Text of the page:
The Monday Morning Rouser:
1) The volcano in Iceland is still spewing ash, the European airspace is still mostly closed, and people who don’t quite understand what happens when ash enters a jet engine are saying “enough” with the caution that’s stranded travelers and disrupted their lives.
What’s the big deal?
Still, it’s possible we haven’t seen anything, yet. Check out the U.S. Geological Survey fact sheet on volcanic ash:
When volcanic ash accumulates on buildings, its weight can cause roofs to collapse, killing and injuring people. A dry layer of ash 4 inches thick weighs 120 to 200 pounds per square yard, and wet ash can weigh twice as much. The load of ash that different roofs can withstand before collapsing varies greatly–flat roofs are more likely to collapse than steeply pitched ones.
Because wet ash conducts electricity, it can cause short circuits and failure of electronic components, especially high-voltage circuits and transformers. Power outages are common in ash-fall areas, making backup power systems important for critical facilities, such as hospitals.
Eruption clouds and ash fall commonly interrupt or prevent telephone and radio communications in several ways, including physical damage to equipment, frequent lightning (electrical discharges), and either scattering or absorption of radio signals by the heated and electrically charged ash particles.
CBS’s Bob Schieffer on Sunday said the situation has people his age remembering life before jet travel…
My grandkids believe everything in America is about an hour or so away. Earlier generations appreciated how broad and diverse our country is, because they had to travel through it, not glance at it from 30,000 feet.
Before jet planes made it possible for politicians to fly home every week to raise money, campaigns were a lot cheaper.
Slate Magazine has a nice primer on ash clouds here.
2) This is Patriot’s Day in Massachusetts, and the annual running of the Boston Marathon. Run it yourself with this virtual route.
3) Peter Sagal, the host of “Wait, Wait, Don’t Tell Me!” is a funny guy who writes an occasionally serious post on his blog. Today, he’s considering the differences between the hatred of the Bush administration:
Back to our current disputes, which has already begun to have subtle and not-so-subtle echoes of the Civil War. There is a lot of similarity to those who say “I want my country back,” and those who demand the restoration of our Constitution, whether they did those things in 2004 or 2010. But there must be, and I think there is, a profound difference, if only because of the nature and policies of the regime they are protesting. But let us judge not, lest we be judged.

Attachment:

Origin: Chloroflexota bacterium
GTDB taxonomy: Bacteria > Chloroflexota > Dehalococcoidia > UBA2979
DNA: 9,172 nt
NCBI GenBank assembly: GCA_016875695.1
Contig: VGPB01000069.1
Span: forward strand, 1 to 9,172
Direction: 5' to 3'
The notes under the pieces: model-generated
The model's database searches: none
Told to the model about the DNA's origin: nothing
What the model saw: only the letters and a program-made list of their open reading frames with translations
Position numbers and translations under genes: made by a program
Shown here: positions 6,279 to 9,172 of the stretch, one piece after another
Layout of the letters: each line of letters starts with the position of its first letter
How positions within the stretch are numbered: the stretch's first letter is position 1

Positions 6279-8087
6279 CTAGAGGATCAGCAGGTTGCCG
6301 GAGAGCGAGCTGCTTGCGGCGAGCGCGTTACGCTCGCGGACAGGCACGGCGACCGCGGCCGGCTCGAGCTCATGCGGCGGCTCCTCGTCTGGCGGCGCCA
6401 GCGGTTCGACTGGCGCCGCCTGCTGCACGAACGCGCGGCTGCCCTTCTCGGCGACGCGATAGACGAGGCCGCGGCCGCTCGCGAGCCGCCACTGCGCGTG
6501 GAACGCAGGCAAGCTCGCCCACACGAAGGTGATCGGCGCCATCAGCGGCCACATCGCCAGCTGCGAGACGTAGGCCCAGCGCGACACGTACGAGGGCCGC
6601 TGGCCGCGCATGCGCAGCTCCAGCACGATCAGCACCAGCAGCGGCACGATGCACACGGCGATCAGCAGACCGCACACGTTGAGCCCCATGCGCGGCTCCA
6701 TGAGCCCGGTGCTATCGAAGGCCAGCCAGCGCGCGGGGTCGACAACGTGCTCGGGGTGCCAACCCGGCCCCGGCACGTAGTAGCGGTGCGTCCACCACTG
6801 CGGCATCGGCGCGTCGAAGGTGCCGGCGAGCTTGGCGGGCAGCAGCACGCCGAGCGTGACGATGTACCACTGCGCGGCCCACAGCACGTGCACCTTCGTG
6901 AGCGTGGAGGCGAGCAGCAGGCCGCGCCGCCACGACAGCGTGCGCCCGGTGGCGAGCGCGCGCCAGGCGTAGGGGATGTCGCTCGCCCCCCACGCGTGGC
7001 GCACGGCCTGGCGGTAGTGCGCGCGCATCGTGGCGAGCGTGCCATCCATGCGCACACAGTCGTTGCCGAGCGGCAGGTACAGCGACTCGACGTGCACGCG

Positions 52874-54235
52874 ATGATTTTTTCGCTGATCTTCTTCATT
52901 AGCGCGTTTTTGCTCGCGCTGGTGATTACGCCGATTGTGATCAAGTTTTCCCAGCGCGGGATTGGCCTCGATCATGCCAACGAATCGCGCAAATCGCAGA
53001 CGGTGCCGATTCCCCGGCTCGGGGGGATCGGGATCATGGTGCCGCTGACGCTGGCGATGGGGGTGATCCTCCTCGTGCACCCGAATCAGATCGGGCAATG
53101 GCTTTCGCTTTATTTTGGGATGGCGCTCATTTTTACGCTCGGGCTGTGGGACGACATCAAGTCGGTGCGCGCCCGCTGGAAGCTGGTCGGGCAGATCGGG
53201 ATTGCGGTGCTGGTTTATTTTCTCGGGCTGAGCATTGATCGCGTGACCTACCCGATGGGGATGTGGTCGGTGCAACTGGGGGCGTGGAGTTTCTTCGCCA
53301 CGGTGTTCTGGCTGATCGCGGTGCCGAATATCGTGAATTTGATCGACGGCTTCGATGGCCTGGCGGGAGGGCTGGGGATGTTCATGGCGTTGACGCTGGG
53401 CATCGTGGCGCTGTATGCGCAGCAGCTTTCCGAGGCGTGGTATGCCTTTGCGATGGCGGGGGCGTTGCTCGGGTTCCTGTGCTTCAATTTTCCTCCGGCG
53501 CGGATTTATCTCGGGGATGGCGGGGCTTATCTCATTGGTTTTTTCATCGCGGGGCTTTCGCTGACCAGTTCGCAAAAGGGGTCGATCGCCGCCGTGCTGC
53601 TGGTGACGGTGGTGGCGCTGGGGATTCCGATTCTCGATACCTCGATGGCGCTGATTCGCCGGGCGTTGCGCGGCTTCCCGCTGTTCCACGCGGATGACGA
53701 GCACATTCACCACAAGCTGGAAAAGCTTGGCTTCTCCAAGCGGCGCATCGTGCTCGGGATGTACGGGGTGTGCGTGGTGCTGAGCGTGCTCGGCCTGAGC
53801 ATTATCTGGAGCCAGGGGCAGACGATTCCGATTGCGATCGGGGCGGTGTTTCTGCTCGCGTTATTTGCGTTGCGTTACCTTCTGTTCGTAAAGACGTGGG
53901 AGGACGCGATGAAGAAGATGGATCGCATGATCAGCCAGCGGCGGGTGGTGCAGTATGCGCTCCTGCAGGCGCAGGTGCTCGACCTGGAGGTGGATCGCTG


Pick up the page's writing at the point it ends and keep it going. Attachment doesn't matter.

4) Sure, now that biking season is at hand, we could revisit the tired, old bike vs. car debate. But why not just drop in on the bike vs. bike discussion, instead.
5) Let’s go to work today with all the enthusiasm and inspiration of Eddie Feibusch. He’s 86 years old now and he’s spent almost 70 years doing what somebody’s got to do — sell people zippers.
The St. Paul School Board will vote this week on whether to cut elementary band and orchestra programs, as well as middle school athletics. What extracurricular programs had an important impact on your life?
WHAT WE’RE DOING
Midmorning (9-11 a.m.) – First hour The complexity of international adoptions. The Russian government suspended adoptions of children by U.S. citizens after a Tennessee woman sent her adopted child back to his Russian homeland. While many international adoptions go smoothly, experts say adopted children often have complex emotional and psychological issues that may not surface until much later.
Second hour: The Decision Tree. In an age when an overwhelming amount of medical information is at our fingertips, how do we make smart, informed health care decisions? A new book aims to help readers take control of their own medical destinies with an innovative system called “The Decision Tree.” (Rebroadcast)
Midday (11 a.m. – 1 p.m.) – First hour: Minnesota Supreme Court Justice Alan Page and his wife, Diane Sims Page, of the Page Education Foundation discuss education policies and the achievement gap.
Second hour: TBA
Talk of the Nation (1-3 p.m.) – First hour: Education secretary Arne Duncan.
Second hour: A search-and-rescue dog handler talks about calling on man’s best friend to help look for the lost.